We’re not sure which to marvel at more — that a bipartisan group of senators has come up with a compromise or that the compromise involves gun control.
Both constitute progress, even if negotiators have some selling to do with their peers.
According to the Associated Press, the compromise would make it a serious federal crime to buy a gun for someone who isn’t legally allowed to own one. As Sen. Susan Collins, a Maine Republican, said, “Instead of a slap on the wrist or treating this like a paperwork violation, these crimes under our bill would be punishable by up to 25 years in prison.”
Such offenses, in which a “straw” buyer purchases a gun for someone who could not pass a background check, often go unprosecuted because the penalties don’t make it worth the trouble.
In addition to Sen. Collins, co-sponsors include Sens. Mark Kirk, an Illinois Republican; Richard Durbin, an Illinois Democrat; Kirsten Gillibrand, a New York Democrat; and Richard Blumenthal, a Connecticut Democrat.
A bipartisan group of House members has introduced a similar bill, which reflects relatively broad support for efforts to confront gun trafficking. Other aspects of gun control, particularly an assault weapons ban, garner less support, even among Democrats.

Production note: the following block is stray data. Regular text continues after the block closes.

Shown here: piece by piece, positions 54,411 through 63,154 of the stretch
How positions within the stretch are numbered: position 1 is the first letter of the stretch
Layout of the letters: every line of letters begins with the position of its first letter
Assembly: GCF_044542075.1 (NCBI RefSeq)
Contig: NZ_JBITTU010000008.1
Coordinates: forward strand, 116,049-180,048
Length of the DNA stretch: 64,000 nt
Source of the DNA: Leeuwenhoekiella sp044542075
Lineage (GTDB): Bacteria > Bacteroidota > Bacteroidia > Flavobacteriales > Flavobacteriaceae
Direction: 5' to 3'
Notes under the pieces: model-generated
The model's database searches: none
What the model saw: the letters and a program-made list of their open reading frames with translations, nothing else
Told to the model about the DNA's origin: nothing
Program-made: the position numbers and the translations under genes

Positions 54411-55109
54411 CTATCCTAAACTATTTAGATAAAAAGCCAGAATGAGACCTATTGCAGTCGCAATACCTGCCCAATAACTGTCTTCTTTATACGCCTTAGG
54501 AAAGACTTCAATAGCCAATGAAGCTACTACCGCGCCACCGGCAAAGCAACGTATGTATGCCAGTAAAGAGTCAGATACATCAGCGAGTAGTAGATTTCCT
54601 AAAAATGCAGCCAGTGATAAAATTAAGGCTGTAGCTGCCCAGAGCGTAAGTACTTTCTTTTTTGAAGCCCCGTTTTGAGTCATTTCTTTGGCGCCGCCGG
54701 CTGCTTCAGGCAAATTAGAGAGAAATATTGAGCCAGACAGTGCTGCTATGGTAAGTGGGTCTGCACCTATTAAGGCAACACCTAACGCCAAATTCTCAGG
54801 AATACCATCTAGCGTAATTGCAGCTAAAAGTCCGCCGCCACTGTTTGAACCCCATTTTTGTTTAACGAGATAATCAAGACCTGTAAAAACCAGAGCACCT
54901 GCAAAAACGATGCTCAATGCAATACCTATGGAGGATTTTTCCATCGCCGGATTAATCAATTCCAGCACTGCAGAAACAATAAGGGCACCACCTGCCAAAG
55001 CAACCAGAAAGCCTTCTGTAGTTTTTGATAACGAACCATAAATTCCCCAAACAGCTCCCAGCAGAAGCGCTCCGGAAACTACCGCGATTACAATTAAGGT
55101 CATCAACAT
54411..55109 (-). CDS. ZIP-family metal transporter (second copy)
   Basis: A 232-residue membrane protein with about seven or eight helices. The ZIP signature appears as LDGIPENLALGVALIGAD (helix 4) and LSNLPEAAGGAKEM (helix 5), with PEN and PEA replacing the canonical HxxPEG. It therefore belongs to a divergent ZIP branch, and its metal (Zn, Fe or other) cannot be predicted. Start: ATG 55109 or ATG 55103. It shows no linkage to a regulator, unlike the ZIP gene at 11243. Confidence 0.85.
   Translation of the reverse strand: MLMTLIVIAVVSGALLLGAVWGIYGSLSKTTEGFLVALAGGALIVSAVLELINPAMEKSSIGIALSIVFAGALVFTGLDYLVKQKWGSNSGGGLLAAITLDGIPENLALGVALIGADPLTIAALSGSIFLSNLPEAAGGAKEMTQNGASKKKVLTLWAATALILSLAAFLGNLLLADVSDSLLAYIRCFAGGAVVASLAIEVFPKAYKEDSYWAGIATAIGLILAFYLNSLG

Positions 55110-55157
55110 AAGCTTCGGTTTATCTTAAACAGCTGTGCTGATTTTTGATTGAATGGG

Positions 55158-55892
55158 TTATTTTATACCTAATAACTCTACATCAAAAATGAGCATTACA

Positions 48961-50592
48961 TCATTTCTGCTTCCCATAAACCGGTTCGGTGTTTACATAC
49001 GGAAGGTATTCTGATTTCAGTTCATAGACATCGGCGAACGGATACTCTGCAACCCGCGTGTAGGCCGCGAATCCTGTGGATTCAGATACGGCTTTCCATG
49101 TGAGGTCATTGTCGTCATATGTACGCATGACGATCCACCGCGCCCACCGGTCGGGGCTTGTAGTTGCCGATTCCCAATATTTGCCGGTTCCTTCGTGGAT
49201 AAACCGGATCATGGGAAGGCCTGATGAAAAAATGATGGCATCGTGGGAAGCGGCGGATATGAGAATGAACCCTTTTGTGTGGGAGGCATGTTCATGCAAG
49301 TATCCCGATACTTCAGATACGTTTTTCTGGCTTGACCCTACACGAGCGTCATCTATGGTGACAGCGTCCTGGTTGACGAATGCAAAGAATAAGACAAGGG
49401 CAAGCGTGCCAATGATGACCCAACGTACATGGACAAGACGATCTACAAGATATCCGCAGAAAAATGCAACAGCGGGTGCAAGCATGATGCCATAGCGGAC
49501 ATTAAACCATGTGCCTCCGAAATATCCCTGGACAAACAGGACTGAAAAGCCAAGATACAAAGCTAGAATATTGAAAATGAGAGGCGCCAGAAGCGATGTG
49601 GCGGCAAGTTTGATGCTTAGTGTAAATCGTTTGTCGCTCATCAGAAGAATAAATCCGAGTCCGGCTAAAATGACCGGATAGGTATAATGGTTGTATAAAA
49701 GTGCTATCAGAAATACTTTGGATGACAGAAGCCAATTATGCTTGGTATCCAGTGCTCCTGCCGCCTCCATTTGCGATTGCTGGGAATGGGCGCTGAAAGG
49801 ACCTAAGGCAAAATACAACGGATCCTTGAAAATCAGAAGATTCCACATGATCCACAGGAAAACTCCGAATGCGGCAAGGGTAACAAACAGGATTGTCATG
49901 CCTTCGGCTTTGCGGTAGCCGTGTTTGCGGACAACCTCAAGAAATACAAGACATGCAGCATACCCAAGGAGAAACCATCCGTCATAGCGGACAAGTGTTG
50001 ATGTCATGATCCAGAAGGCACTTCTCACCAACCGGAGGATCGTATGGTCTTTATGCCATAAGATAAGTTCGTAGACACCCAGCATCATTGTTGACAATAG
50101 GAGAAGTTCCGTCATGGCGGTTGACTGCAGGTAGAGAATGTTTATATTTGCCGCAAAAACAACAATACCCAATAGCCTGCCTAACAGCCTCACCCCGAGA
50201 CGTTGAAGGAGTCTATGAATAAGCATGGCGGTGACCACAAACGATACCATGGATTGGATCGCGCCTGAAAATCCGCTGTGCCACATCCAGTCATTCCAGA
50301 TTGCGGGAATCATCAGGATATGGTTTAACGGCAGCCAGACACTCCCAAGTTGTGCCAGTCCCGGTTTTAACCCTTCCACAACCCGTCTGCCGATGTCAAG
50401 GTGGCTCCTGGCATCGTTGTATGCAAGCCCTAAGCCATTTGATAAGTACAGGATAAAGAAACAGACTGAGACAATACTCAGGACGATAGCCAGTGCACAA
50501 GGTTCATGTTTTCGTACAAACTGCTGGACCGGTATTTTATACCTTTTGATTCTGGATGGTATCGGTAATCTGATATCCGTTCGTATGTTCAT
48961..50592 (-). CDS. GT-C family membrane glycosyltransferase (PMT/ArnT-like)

Later this week, the gun trafficking measure, a bill to ban assault weapons, a bill to require background checks for all gun buyers and a school safety proposal will be taken up in the Senate Judiciary Committee. Whatever gets through that panel could be considered by the full Senate in early April.
Though there’s little hope for an assault weapons ban, the prospects for universal background checks, while far from certain, are better. Sen. Tom Coburn, an Oklahoma Republican with an “A” rating from the National Rifle Association — which opposes background checks — is considered a pivotal figure on that specific piece of legislation. He has not signaled his support, though advocates remain hopeful.
This push for gun control legislation stems, of course, from the massacre at Sandy Hook Elementary School in Newtown, Conn., in mid-December. Though universal background checks for gun buyers and stiffer penalties for illegal purchases won’t eliminate gun violence — or even massacres — they can reduce the likelihood of such tragedies, and they can do so without infringing on Americans’ Second Amendment rights.